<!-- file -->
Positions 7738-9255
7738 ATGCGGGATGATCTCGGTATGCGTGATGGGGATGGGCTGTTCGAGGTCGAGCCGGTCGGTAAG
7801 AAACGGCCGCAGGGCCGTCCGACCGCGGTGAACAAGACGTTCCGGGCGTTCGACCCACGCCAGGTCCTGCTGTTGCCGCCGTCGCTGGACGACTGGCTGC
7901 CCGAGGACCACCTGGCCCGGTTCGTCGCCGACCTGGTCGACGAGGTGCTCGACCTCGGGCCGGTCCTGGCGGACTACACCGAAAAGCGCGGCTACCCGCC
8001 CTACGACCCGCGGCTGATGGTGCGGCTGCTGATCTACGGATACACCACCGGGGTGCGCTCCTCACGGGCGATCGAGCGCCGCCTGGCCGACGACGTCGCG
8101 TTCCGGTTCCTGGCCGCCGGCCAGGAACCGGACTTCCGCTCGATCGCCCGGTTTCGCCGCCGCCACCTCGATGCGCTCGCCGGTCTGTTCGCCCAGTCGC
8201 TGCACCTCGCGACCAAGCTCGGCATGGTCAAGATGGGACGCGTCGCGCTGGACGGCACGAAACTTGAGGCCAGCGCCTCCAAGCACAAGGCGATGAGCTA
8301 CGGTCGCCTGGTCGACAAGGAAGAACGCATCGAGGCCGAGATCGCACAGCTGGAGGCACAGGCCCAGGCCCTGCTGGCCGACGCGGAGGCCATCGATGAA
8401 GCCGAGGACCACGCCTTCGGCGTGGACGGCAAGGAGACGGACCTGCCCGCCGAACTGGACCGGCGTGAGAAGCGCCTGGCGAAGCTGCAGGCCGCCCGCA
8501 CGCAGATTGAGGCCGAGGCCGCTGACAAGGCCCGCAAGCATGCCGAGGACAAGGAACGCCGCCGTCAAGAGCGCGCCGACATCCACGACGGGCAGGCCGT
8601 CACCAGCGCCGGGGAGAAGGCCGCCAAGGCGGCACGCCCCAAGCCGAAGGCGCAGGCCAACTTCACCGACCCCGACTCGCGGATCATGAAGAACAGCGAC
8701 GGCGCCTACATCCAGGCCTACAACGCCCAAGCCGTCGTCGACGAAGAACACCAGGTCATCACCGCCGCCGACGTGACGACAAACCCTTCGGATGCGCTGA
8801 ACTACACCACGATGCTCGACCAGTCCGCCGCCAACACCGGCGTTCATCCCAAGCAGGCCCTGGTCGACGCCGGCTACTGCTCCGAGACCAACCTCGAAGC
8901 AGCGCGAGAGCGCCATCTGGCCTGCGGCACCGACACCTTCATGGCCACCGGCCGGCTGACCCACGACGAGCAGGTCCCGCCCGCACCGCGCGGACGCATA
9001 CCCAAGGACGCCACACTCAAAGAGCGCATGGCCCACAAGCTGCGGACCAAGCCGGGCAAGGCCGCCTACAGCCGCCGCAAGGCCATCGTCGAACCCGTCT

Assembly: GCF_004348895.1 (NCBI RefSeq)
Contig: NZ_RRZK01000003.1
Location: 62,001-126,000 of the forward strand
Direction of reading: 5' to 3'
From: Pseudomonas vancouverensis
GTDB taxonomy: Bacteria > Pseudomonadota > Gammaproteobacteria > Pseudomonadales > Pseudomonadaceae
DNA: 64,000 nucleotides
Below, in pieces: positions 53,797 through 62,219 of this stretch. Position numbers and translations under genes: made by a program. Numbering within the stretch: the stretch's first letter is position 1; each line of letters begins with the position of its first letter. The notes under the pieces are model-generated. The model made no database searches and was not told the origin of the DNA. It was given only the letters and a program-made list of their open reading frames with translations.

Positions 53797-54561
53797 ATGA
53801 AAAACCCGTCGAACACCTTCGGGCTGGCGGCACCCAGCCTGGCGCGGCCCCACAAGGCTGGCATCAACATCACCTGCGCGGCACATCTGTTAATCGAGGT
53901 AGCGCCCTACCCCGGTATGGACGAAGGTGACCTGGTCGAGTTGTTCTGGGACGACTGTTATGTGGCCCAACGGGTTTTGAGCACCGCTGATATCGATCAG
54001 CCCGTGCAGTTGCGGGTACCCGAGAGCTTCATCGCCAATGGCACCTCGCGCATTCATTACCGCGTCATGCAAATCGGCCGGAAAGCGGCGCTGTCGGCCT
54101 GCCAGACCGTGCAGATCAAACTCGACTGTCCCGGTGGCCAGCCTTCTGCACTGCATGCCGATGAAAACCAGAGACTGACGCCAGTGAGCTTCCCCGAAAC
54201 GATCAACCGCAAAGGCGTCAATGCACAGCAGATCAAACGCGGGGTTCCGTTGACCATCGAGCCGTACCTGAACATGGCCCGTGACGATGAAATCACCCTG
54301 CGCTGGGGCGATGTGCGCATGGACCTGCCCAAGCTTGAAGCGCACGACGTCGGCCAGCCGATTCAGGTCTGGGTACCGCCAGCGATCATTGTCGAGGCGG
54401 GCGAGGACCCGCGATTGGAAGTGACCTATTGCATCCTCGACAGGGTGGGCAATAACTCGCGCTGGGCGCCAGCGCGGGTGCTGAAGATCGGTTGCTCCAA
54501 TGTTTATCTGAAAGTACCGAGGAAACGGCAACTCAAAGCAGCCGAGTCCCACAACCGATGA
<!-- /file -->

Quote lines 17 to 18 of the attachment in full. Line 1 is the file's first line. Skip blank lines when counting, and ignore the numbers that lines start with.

Contig: NZ_RRZK01000003.1
Location: 62,001-126,000 of the forward strand